Decomposition involves two processes: autolysis and putrefaction. Autolysis is the breakdown of cells and organs from an aseptic chemical process caused by intracellular enzymes. Since it is a chemical process, it is accelerated by heat, slowed by cold, and stopped by freezing or the inactivation of enzymes by heat. Organs rich in enzymes will undergo autolysis faster than organs with lesser amounts of enzyme. Thus, the pancreas autolyzes before the heart.

The second form of decomposition, which to most individuals is synonymous with decomposition, is putrefaction. This is due to bacteria and fermentation. After death, the bacterial flora of the gastrointestinal tract invades the vascular system, spreading through­ out the body, producing putrefaction. This is accelerated in septic individuals because bacteria have already spread throughout the body prior to death.

When we talk about decomposition, we usually mean putrefaction. The onset of putrefaction depends on two main factors: the environ­ment and the body. In hot climates, the most important of these two factors is environment. Most authorities would give the following sequence of events in decomposition of bodies. First there is greenish discoloration of the lower quadrants of the abdomen, the right more than the left, usually in the first 24-36 h. This is followed by greenish discoloration of the head, neck, and shoulders swelling of the face due to bacterial gas formation and "marbling." Marbling is produced by hemolysis of blood in vessels with reaction of hemoglobin and hydro­gen sulfide and development of greenish black coloration along the vessels. The body soon undergoes generalized bloating followed by vesicle formation, skin slippage, and hair slippage. By this time, the body is a pale green to green-black color.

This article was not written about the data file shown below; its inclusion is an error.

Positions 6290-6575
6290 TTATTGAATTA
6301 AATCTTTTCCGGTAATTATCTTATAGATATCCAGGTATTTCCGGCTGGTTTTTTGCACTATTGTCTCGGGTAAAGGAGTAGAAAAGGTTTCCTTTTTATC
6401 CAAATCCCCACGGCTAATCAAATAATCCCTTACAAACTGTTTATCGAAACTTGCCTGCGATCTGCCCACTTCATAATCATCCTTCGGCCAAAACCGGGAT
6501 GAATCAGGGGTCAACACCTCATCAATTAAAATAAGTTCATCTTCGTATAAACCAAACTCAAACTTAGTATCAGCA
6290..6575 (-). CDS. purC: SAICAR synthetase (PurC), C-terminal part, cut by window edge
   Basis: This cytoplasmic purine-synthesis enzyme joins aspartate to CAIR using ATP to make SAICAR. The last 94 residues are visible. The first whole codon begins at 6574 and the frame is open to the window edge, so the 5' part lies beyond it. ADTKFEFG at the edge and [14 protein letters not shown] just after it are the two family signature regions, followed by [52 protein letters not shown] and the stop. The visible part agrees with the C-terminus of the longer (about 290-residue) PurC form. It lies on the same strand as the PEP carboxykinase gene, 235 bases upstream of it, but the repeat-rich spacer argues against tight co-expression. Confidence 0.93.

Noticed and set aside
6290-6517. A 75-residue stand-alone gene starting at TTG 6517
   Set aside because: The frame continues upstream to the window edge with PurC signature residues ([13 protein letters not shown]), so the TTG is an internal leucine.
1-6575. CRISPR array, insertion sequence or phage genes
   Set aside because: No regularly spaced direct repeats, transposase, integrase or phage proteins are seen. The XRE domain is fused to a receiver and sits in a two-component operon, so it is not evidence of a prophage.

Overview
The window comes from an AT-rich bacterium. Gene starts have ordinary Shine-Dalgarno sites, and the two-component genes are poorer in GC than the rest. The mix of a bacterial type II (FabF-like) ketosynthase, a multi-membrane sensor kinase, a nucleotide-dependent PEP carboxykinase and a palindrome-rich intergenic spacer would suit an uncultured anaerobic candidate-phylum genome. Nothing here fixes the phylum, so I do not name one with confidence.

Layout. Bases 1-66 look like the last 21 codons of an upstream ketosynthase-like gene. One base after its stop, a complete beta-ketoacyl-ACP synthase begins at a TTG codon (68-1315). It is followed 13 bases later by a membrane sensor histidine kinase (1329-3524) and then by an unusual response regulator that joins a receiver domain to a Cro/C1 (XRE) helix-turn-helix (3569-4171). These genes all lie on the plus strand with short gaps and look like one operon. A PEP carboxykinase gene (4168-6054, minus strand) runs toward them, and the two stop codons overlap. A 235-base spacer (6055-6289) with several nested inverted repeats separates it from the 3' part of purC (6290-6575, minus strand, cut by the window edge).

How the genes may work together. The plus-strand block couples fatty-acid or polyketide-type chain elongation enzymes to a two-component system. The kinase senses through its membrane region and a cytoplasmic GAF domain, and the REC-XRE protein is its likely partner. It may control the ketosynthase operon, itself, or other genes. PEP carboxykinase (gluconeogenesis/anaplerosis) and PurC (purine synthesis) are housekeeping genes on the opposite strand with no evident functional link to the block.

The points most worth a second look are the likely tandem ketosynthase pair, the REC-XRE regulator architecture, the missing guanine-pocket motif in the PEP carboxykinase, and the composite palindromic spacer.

From Forensic Pathology by Dominick J. Di Maio, MD and Vincent J. M. Di Maio, MD


Sex Crimes Investigation: A Practical Manual

Burt Rapp

This slim gray volume, “sold for entertainment purposes only,” offers the sort of rarefied entertainment derived from forensic checklists: Don’t forget to swab for semen in the rectum of the corpse as well as the vagina! And while looking through the garbage for bloody underwear may not be a pleasant task, the reader might be consoled by the fact that the murdered victim at least will not offer the emotional resistance so often encountered from the living. Learn the trade secrets of the “Murphy Man” or the “Badger Game”! How much booze can a vice officer consume in the course of his undercover work? Learn how to spot pimps: it’s “fairly simple. Many wear the pimp uniform: long coat and wide-brimmed ‘Superfly’ hat.” All in all, the street-level insights seem to have some basis in reality, but the latter chapters regarding “sex rings” of the telecommunicative sort seem technically clueless and outdated. The author’s suggestions on composing “deviant” letters helpful in busting sexually oriented mail fraud alone are worth the price of the book. RA

Publisher: Breakout
Paperback: 196 pages

The Testimony of Teeth: Forensic Aspects of Human Dentition

Spencer L. Rogers

Contents include “The Anatomy of Teeth and Their Defensive Role,” “The Function and Life Cycle of Teeth,” “Normal Variations in the Teeth,” “Atypical Variations in the Teeth,” “Man-Made Variations in Teeth” and “Dental Identification.”

Publisher: C.C. Thomas
Hardback: 126 pages